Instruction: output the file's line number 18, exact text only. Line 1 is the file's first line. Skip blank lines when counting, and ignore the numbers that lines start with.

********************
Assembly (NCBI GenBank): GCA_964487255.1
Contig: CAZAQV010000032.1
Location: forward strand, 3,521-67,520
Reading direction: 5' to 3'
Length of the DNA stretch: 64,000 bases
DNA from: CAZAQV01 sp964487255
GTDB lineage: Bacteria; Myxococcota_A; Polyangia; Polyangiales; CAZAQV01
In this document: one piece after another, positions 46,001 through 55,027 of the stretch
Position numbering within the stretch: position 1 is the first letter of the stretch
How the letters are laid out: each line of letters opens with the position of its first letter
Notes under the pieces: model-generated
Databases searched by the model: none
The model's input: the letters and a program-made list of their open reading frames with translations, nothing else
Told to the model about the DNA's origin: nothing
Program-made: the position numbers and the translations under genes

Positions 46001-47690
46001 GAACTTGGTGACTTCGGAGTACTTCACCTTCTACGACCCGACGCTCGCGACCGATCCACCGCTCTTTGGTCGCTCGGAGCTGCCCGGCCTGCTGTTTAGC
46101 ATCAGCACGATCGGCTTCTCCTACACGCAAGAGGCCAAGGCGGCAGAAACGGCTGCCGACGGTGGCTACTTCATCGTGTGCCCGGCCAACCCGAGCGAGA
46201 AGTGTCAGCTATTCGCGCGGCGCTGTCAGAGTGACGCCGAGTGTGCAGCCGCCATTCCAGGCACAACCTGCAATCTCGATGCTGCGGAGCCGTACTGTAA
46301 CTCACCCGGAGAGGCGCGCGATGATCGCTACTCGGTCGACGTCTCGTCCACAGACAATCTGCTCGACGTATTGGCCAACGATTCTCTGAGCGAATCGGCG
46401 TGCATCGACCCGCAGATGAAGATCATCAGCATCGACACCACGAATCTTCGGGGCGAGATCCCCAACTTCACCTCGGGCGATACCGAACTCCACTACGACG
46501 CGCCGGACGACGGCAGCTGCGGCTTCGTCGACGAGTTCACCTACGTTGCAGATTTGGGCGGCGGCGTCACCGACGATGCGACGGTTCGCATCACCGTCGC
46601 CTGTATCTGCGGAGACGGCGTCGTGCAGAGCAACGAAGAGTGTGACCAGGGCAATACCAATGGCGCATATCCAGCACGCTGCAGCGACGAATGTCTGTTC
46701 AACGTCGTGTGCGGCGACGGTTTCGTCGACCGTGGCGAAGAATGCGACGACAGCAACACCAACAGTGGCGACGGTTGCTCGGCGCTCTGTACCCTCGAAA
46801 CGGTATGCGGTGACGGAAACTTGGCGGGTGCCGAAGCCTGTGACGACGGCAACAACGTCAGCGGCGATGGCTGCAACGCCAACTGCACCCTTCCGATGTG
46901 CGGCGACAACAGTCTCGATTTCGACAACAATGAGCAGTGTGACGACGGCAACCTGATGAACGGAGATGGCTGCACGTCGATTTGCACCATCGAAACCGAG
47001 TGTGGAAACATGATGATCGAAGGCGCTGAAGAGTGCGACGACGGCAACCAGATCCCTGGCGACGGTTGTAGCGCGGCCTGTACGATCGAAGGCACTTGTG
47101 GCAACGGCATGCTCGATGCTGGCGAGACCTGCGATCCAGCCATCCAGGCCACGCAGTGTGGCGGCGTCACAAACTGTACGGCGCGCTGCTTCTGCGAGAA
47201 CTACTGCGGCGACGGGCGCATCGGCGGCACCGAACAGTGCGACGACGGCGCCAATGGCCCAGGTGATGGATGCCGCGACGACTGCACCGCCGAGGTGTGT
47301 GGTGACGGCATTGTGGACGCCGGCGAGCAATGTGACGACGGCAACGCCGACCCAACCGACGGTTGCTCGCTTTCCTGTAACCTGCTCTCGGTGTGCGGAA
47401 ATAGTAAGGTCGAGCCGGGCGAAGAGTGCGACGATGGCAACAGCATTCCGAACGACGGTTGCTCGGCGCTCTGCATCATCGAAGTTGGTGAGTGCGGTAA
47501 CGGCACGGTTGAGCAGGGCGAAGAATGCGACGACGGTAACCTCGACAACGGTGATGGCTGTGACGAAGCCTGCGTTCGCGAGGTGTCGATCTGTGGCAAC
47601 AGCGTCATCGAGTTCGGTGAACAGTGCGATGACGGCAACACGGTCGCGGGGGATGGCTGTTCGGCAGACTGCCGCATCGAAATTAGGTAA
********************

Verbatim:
46101 ATCAGCACGATCGGCTTCTCCTACACGCAAGAGGCCAAGGCGGCAGAAACGGCTGCCGACGGTGGCTACTTCATCGTGTGCCCGGCCAACCCGAGCGAGA